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Heat-Saving Jobs and Companies
By Adam Gula, Prof., Foundation for Energy Efficiency, (FEWE) Krakow, Poland

A successful project shows how jobs and companies can be created to save heat in Polish municipalities.
Large Low-cost Potential
Estimates show that about 30-40% of heat in the residential and tertiary sectors in Poland is wasted. Reducing this energy waste would lead to reductions of CO2 emissions and economic benefits to energy consumers, as saving heat means saving money. At the same time, it is obvious that energy is wasted most where there is no money for measures to save it. However, some heat-saving measures do not require big capital expenditures and are affordable for most building owners or users within their present financial resources. One example is that of repairs and draft tightening of windows, which costs 5-8 times less than installation of new, double glazed windows and – if done by an appropriately trained person – yields comparable energy savings with windows typical in Polish post-war buildings. Such work can be done by retrained unemployed people, resulting in significant savings and in new jobs.
A Push is Needed
As a rule, Polish municipalities do not have any plans or policies that would stimulate such development, e.g., by creation of small or medium-sized local enterprises offering these types of services. On the other hand, there exists a great human potential to create such small entreprises in Poland, based on the existing workshops or maintenance teams of housing administrations, which would only need some re-training and restructuring. A particular value of such entreprises would be that the jobs could be offered to people who are not necessarily highly skilled, which is the major problem in most of the high unemployment areas. However, it would require a push and an example to be followed.
Project in 6 Towns
At the end of 1997, the Polish Foundation for Energy Efficiency (FEWE) obtained a grant from the United States Agency for International Development (USAID) for a three-year project aimed at demonstrating that the development of business providing low-cost heat-saving measures for buildings brings benefits to the local communities in several dimensions:
• social (creation of new jobs, new economic activity, improved housing conditions)
• economic (reduction of energy bills, avoidance of supply-side investment costs)
• environmental (locally, by reduction of emissions from low chimneys)

Six cities were selected for the project: Krapkowice, Luban, Olsztynek, Nowy Sacz, Trzcianka, and Bialystok. They represent different regions and population sizes (18,000–300,000). The involvement of the city government was an essential factor in the selection process. It was assumed that the USAID grant of $US 533,000 would be supplemented by $US 190,000 from the cities’ own funds. Additional support of $US 25,000 has been provided by the Small Grants Program of GEF for the City of Bialystok.

In each of the cities, the project consisted of three main steps:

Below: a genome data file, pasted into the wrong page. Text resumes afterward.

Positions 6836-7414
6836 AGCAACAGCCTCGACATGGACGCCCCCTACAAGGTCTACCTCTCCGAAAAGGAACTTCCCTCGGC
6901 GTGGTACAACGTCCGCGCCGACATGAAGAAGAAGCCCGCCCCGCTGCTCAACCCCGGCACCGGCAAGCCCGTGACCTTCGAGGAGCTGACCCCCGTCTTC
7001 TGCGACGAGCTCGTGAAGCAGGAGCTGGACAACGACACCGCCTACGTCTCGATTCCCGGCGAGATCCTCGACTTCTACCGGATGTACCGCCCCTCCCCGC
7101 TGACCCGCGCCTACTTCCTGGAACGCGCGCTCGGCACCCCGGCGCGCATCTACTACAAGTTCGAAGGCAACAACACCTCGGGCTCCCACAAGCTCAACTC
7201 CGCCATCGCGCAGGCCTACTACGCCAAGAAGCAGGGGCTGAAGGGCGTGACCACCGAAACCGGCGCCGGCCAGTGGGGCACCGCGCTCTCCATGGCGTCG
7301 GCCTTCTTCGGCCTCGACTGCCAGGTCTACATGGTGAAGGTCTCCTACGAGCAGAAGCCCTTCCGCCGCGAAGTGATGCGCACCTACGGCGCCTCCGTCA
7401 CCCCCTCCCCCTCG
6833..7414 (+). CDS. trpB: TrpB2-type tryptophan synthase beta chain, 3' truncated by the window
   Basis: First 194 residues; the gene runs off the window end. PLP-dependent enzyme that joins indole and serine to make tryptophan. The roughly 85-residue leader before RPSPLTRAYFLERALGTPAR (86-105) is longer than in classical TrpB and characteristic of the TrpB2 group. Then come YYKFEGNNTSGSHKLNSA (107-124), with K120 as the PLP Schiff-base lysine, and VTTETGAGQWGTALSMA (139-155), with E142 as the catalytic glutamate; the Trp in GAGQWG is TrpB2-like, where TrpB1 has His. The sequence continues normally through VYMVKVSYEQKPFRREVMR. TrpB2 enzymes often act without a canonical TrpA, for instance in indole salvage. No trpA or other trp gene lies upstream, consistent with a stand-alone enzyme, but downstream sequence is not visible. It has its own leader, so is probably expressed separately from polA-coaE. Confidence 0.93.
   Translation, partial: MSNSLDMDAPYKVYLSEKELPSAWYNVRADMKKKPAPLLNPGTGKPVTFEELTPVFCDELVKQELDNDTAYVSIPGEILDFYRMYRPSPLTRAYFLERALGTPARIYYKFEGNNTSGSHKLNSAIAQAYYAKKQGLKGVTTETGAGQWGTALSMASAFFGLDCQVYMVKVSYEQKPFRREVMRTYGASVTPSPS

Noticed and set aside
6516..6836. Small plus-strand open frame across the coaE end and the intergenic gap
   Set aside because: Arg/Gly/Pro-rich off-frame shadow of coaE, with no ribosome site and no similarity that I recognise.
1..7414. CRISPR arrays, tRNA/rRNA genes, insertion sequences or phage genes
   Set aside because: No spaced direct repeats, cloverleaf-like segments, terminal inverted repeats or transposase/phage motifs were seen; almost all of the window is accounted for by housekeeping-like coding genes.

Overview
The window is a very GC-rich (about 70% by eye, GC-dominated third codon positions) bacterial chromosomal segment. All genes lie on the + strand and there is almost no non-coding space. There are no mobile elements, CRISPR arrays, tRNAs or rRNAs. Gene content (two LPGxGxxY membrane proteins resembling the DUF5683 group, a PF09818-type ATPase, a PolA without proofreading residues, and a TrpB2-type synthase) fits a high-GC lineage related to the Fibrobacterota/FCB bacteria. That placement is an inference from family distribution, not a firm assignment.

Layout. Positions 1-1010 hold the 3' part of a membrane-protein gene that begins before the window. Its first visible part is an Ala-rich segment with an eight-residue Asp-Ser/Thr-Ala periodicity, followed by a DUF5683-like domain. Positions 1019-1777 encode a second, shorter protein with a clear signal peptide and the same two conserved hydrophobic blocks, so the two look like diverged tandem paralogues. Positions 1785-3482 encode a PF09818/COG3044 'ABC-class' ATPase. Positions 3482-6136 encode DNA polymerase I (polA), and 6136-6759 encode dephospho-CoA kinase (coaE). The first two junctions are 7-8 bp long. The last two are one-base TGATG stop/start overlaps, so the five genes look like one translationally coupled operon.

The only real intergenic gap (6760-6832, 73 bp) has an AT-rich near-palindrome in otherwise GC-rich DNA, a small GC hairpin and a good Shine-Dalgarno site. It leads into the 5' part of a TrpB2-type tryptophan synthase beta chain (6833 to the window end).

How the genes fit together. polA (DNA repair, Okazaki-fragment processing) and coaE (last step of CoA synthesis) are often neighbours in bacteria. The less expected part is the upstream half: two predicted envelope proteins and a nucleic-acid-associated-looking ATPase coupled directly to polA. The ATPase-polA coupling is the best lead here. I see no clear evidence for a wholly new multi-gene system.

* Complete audits of five typical buildings, identifying possible measures, their cost-effectiveness, and listing recommendations for low-cost improvements.
* Actual implementation of the recommended measures in two buildings (a typical 4-5 story residential block and a school of a typical size), with on-job training of local technicians. The training was one of the two major goals of the project. For this purpose, in each city, 8-14 local workers were selected, typically from among unemployed people.
* Pre- and post-demonstration data collection and analysis, to measure the actual savings.
The work has been completed in five of the six cities. The sixth, Bialystok, is in the post-demonstration phase. The project ends in August, 2000.

The results are very encouraging and prove that the project has addressed very important local problems. Over 80 local technicians have been trained by the project, and at least six small companies will be established by the trainees. An indicator of the success of the project is that, by the end of 1999, the cities had already exceeded their total contribution of $US 190,000. Another indicator of success is that three other cites, Miedzna, Brzozow, Bierun, decided to train their technicians similarly, covering the costs of the training from their own resources. In a follow-up project, technicians have been trained in Lviv in Ukraine, as well.
Adam Gula, more information
Adam Gula is a professor at the Faculty of Fuels and Energy, University of Mining and Metallurgy, in Krakow. He is also the director of the Polish Foundation for Energy Efficiency (FEWE). He has been one of the leading figures introducing energy efficiency in Poland. He is co-founder of FEWE and he was active in the foundation of INFORSE on behalf of the Polish Ecological Club.

Photo text:
Blowing-in insulation in an attic space. Photos by FEWE, Poland.

More information:
FEWE, ul. Florian-ska 55, 31-019
Krakow, Poland.
Ph: +48-124213911,
fax:+ 48-12411 9943
e-mail: adamgula@ceti.pl.
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ISSUE #30 (683KB) 18 pages (2000-08-11)
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